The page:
Here’s an excerpt from the talk I recently gave before the Environmental Educators Council of Ohio. It represents my new foray into writing an environmental history of the Scioto Valley. ~ ALF
The valley’s forests at the end of the 18th century swarmed with wild life and left its first American visitors in awe. James B. Finley, an early settler in the valley recalled his first trip up the Scioto in 1796:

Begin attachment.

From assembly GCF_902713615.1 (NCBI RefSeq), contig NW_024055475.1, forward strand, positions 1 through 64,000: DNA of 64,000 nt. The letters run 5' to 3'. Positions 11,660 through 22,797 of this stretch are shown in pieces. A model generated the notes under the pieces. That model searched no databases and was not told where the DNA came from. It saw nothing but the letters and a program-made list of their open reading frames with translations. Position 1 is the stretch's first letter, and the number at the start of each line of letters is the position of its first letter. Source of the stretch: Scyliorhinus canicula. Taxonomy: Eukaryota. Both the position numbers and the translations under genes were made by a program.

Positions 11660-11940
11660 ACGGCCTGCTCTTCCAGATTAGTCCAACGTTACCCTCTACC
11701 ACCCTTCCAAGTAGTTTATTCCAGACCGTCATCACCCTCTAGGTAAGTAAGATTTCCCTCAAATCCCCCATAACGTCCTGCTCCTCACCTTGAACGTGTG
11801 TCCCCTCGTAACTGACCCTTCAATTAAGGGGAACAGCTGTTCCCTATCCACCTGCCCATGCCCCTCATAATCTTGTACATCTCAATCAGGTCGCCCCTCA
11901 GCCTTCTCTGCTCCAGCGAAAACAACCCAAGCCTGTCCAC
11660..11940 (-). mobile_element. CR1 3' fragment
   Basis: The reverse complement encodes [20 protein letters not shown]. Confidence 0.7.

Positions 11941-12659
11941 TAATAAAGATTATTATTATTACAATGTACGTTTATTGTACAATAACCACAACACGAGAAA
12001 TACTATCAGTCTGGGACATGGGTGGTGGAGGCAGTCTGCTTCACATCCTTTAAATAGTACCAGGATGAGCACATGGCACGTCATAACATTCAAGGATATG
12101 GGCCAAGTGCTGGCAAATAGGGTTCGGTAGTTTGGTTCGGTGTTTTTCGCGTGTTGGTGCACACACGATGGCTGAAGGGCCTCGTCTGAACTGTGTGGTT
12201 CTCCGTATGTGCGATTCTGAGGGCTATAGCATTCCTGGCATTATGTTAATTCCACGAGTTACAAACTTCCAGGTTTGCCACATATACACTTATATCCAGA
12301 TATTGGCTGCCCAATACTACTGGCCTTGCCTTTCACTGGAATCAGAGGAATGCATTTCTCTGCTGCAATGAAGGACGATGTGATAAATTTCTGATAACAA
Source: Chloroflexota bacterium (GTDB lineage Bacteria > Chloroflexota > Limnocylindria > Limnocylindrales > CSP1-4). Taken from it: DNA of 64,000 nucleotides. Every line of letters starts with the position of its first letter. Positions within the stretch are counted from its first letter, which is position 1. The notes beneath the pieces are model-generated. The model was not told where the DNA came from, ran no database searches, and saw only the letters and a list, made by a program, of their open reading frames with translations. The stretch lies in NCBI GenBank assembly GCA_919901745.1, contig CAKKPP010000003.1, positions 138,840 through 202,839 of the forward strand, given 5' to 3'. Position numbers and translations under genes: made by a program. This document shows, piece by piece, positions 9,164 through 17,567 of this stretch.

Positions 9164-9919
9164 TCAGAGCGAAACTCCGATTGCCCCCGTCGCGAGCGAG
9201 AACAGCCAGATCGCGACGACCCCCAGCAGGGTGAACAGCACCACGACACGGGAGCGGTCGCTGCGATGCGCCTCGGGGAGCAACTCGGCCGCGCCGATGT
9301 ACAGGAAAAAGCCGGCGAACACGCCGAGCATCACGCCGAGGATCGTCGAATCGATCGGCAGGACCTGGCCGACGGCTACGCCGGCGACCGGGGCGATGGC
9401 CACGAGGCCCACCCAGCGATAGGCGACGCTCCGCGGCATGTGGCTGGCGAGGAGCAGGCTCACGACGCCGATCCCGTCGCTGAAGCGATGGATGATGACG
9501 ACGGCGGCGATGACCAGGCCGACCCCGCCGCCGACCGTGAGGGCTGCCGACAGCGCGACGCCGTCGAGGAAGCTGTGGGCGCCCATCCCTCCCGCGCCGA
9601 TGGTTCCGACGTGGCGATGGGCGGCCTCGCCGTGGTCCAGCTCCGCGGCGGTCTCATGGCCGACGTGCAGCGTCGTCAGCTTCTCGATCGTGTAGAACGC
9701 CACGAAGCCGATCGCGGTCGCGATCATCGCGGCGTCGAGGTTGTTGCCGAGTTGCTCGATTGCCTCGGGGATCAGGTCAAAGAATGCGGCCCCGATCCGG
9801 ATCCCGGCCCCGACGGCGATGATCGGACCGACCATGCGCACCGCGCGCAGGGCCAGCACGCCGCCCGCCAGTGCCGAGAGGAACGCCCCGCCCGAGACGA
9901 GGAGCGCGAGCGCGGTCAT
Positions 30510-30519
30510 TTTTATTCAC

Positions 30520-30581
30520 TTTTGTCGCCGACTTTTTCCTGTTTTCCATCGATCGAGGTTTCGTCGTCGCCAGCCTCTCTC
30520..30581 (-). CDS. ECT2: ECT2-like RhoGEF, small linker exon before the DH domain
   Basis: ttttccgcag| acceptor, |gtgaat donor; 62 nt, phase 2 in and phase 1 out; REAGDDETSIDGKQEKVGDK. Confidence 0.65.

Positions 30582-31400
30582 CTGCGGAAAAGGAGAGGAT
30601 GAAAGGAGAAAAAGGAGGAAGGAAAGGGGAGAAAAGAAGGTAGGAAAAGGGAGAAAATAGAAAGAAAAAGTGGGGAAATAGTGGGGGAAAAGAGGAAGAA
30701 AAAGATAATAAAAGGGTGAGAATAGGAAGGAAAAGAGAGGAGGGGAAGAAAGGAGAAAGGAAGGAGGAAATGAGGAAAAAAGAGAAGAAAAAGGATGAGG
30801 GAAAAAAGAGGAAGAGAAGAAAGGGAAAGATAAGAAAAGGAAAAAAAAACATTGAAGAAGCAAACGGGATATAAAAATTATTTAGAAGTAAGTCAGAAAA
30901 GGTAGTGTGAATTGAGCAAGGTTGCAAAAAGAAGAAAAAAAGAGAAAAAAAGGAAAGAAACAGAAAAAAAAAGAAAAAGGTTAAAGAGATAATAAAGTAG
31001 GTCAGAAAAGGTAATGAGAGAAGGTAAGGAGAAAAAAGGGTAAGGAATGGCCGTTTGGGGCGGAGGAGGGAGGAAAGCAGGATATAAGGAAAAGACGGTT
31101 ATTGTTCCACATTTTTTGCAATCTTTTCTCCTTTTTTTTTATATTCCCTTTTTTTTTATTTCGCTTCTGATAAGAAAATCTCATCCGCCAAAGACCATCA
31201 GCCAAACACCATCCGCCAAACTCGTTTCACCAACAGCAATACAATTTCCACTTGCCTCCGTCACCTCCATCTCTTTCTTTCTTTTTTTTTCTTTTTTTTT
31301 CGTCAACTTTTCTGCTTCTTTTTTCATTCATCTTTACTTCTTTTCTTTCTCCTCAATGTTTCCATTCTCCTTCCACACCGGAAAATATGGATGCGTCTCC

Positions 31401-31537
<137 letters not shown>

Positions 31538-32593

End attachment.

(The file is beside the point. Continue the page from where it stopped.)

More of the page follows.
“It would be impossible for me to describe the beauty of these rich bottoms. The soil itself for richness was not exceeded by any in the world. The lofty sugar [maple]-tree, spreading its beautiful branches; the graceful elm, waving its tall head, the monarch of the forest; the black and white walnut; the giant oak, the tall hickory; the cherry and hackberry; the spicewood, with its fragrance; the pawpaw, with its luscious fruit; the wild plum; the rich clusters of grapes, which, hanging from the massy vines, festooned the forest; and, beneath all, the wild rye, green as a wheat-field, mixed with the prairie and buffalo clover — all formed a garden of nature most enchanting to behold. The clear and beautiful rivulet creeping through the grass, and softly rippling over pebbly bottoms, the gentle zephyrs [breezes] freighted with nature’s incense, pure and sweet, regaled our senses, and filled us with delight. All nature had a voice which spoke most impressively to the soul; and while all the senses were pervaded with an unutterable delight, the solemn stillness seemed to say, God reigns here. The song of the lark and nightingale, the melancholy wail of the dove [passenger pigeon] or whistle of the whippoorwill, the low hum of the bee, the chirping of the grasshopper, the bark of the squirrel, the drumming of the pheasant, the bleat of the fawn, the growl of the bear, the hoot of the owl, the howl of the wolf, the scream of the panther, and the yell of the Indian, were all that broke the silence in this deep and beautiful forest.”